So I deal with issues by a) paying attention to my feelings when they creep out of bounds, and b) catching myself behaving in ways that go against my "personal philosophy." I then spend a bit of time figuring out what happened to pull me off balance. This works for me because: 1) it breaks the habit of having underlying feelings run my life, and 2) I get more insight about who I am at the core and why I do what I do.
Case in point....
I ran into a former student today. We hugged, and she smiled as students do when they meet their teachers in public. The onus is always on the teacher to ask questions and give feedback, etc. I LOVE meeting students in public, so we chatted on and on, then I went to back to my car. Before I pulled off, I caught myself looking in the mirror! Hmmmnnnnn. Then I think! AHA! A little remnant of my abandonment issue! Why? How?
Because abandonment issues (and probably a host of other issues) play out by making the irrelevant relevant. Instead of going with the flow and taking life as it comes, "abandonment survivors" (just coined this phrase) take stock a lot by
- looking in the mirror to see if something's wrong,
- reviewing a conversation to determine whether we sounded like an idiot, and
- coming up with what could've, should've, would've gone differently.
But my true self cares less than a cent about what I was about to see in the mirror after a random conversation. So I looked away from the mirror and didn't give another thought to what the student saw or what either of us said.
Because this mental and physical scrutiny is all about that underlying feeling that something unexpected can blindside me and I wind up in an unpleasant place. Maybe I looked like a hoochie in my exercise clothes; maybe sweat had dried and I had eye boogers, etc. My instinct was an expectation of something being wrong, expecting to be judged harshly, or even to be judged favorably. I was about to relinquish my power and give it to somebody/anybody else-- and have her make a difference in my psyche. I mean, really?!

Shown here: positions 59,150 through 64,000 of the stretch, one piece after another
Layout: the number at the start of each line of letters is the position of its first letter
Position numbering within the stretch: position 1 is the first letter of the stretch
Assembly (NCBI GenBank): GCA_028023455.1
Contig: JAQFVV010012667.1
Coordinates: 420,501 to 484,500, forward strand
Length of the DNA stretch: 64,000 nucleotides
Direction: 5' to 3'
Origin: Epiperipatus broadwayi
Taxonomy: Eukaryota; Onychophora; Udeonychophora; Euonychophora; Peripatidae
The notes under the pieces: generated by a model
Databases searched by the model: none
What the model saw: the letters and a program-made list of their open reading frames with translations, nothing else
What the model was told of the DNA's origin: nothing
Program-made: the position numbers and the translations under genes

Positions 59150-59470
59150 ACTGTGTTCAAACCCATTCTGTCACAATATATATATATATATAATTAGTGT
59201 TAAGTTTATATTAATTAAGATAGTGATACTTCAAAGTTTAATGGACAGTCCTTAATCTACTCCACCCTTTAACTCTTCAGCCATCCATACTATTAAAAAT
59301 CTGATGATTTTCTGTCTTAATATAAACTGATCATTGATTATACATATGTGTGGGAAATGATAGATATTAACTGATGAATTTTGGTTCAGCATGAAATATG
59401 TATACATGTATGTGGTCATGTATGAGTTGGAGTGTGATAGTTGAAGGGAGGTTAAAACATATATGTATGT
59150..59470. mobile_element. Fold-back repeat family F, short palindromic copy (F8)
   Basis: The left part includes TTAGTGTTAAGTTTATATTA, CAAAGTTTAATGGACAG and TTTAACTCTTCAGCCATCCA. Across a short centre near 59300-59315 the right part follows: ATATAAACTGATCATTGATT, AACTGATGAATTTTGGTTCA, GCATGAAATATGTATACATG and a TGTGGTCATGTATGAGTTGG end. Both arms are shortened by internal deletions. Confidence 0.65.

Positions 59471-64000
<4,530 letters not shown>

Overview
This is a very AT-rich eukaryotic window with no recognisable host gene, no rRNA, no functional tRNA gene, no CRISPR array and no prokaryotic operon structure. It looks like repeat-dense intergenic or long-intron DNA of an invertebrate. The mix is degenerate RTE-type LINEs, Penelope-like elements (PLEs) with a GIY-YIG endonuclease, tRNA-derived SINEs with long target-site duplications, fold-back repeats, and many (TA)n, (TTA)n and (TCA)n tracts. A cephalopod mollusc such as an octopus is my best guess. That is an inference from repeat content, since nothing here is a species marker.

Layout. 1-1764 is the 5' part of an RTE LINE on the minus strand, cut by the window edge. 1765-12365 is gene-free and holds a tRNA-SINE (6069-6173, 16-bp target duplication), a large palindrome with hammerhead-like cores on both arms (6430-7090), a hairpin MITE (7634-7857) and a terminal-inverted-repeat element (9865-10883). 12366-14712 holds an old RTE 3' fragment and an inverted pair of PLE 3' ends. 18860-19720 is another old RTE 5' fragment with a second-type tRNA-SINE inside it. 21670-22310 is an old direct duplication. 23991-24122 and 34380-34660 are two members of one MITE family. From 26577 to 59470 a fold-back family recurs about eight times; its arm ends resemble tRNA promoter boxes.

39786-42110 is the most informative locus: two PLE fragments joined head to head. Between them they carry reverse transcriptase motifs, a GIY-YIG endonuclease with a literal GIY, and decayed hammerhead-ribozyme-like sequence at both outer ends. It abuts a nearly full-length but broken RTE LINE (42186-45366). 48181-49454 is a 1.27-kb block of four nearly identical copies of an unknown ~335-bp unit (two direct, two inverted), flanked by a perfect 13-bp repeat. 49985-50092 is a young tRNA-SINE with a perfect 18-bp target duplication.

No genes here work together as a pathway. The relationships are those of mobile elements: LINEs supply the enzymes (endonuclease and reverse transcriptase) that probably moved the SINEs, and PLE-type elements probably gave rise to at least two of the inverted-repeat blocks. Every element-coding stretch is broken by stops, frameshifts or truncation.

I'm a grown woman, and I have been living long enough to have conversations and interactions all day long without needing an assessment of how I'm doing!
So this is going to be my homework for the week: Be present when I'm engaged with somebody, then move the heck on. Don't waste my time reflecting or going back over it unless it's for some clearly positive and healthy purpose.
My AHA experience is this: Before you look in the mirror, ask yourself why you're going there. Most times, you'd be better off just going with the flow and putting yourself all the way into your agenda. Because the truth is that retouching the makeup, recombing that bang, or seeing if that pimple got bigger will not create the experiences you want in life. Trust me on that!
Don't forget to order a copy of Salt in the Sugar Bowl! See how abandonment issues run rampant as the adult Sawyer children deal with life and love after having being abandoned by their mother, Sophia. http://www.mainstreetrag.com/store/MSRFiction.php
$10, plus S&H
"Just finished Salt in the Sugar Bowl. Read it slow to savor every word, every character. As I read from character to character, each became my favorite at the moment. Great story, one that can be found in any big family. You are an incredible writer, a writer from the heart. Loved that you mentioned Brooklyn, Ft. Greene. Laughed, smiled, smirked in some parts. Can't wait for your next."
--Maria Villafane, New Yorker